The Shepherd’s Pie Disaster

Tonight’s meal is Shepherd’s Pie, compliments of by way of Pinterest.

I didn’t figure I’d end up blogging this one, because I pulled the recipe from my “Tried it and liked it” board on Pinterest, and usually if I’ve cooked something before it goes pretty smoothly the second time around. Well, it would appear that my pinning finger got a little trigger happy somewhere along the line, because I most definitely had NOT made this particular recipe before. I know this because it requires you to make a roux, and I’ve made a roux exactly one other time in my life. I don’t even remember what recipe it was for, but I do remember that I had to Google it.

I digress.

I work in the beauty industry, and my husband teaches fifth grade. On Wednesday nights I work in the evenings, so I like to have something ready for my husband to eat when he gets home after work. Now, my husband is perfectly capable of cooking himself a meal, but given that he works 40+ hours a week enriching young minds and I work 30 hours a week making people look pretty, I take it upon myself to prepare meals ahead of time so that he can relax at the end of the day. So I’m always looking for meals that I can bake ahead of time or dump in the crock pot before I leave for work around 1. Shepherd’s pie sounded like a great way to go!

Heat oil in a skillet over medium heat and add ground beef, onion and garlic.

I’m making this in my cast iron skillet, which I LOVE. I can make the whole thing in this pan, and then throw it in the oven. Once I get the beef browning, I grab a bag of frozen, chopped onion out of the freezer (another AMAZING investment- I’ll seriously never chop an onion again- look for it in your local Kroger store for $1 a bag) and add the onion and garlic. The beef takes longer to brown than it should, and I begin to wonder if there’s something up with this particular burner. It would definitely explain why the green beans I cooked yesterday were still crunchy after 10 minutes of sautéing.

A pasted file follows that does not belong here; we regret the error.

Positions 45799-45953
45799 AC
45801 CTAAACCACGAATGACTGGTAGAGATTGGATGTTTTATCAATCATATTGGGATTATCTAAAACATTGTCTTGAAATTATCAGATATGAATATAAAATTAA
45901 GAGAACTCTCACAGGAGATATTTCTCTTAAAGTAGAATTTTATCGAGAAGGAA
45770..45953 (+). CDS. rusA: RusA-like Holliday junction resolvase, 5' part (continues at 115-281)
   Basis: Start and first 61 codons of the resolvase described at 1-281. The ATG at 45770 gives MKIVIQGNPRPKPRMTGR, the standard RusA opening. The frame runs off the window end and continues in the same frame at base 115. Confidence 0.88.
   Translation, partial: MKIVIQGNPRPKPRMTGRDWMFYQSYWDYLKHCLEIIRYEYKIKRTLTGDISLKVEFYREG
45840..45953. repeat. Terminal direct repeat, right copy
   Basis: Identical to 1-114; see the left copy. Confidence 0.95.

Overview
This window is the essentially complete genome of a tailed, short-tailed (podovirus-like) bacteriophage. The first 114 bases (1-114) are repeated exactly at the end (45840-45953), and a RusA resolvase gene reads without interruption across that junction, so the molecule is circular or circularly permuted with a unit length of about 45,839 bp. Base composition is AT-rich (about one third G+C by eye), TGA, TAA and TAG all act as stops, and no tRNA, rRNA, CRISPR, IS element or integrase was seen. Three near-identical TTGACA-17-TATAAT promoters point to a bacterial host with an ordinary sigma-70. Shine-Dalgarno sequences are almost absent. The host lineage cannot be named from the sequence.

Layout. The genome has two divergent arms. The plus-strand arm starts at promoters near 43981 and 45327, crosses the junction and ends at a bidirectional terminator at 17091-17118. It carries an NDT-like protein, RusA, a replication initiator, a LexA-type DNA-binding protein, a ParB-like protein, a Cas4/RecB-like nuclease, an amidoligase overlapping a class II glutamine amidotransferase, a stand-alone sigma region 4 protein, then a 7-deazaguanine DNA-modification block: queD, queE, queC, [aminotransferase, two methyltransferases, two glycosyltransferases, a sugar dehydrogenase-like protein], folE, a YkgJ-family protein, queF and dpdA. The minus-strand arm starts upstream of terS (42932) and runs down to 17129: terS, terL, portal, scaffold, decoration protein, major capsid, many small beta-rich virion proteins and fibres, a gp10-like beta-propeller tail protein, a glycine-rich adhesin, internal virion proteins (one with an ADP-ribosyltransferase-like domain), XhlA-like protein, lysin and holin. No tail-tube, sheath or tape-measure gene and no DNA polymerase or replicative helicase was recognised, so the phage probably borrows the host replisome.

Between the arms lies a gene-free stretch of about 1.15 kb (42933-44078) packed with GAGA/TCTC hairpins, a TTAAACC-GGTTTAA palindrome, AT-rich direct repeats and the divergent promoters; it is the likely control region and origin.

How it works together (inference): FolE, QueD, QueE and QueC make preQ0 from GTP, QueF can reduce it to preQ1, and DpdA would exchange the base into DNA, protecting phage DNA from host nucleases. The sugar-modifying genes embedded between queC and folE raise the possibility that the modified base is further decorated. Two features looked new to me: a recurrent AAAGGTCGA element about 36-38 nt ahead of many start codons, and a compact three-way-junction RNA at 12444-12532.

While I’m cooking the beef mixture, I chop up a large potato and get it boiling. It seems like when I have made shepherd’s pie in the past (again, not this recipe), I’ve ended up too with much (many?) mashed potatoes, so I decided to cook up just one to get a better potato:everything else ratio. (Spoiler alert- I should have used two potatoes.)

Once the beef has cooked through, I pour the beef/onion/garlic mix into a mixing bowl and use the cast iron to make the roux (both of my skillets are in the dishwasher from last night’s one-pan-chicken fiasco).

In another skillet or pan, melt putter and add flour. Cook roux for two minutes.

Heh heh heh, “putter”. Typos are fun.

To my utter delight and surprise, the roux mixes perfectly and, after adding the milk, the gravy thickens up beautifully. Things like this don’t happen to me. Last time we had biscuits and gravy for brinner (any other brinner fans in the house??), I ended up calling it biscuits and spicy milk, because after 30 minutes of stirring on various heat settings, the gravy never thickened. Physics breaks when I’m behind the stove.

I mix the beef and veggies into the gravy, and it looks and smells amazing! Now for the final step- topping with mashed potatoes. I had since drained and mashed the potato with butter and milk and let it cool. Now on this particular recipe, the writer had used a frosting-piping-thing (do those have a technical term?) to pipe the potatoes onto the pie in fluffy little peaks. I was super excited about this, because I happen to have a frosting-piping-thing! I scoop the potatoes in to the bag, apply the star tip, and begin piping my little potato mountains. They look beautiful, but I realize immediately that I have not made nearly enough potatoes! I frantically set the piping bag (piping bag! Is that what it’s called??) down and scrape out the pan to get every last ounce of potatoes out. I pick up the piping bag, and potatoes fly everywhere.

I’d set the piping bag on the hot burner. The bag is melting.

I scramble to collect all the potatoes clumps off of the stove and back into the pan, and, despite my better judgement and shoving aside thoughts of carcinagous plastic in my food, proceed to then haphazardly scatter them across the top of the pie. So much for pretty little potato peaks.

Fiascos aside, it didn’t look half bad after baking, and my husband confirmed via text just a few minutes ago that it tastes great. We’ll count it as a win!

RIP, piping bag.

Observations for next time:

Make more potatoes.

Buy a new piping bag.

Pay more attention to potentially hot surfaces.


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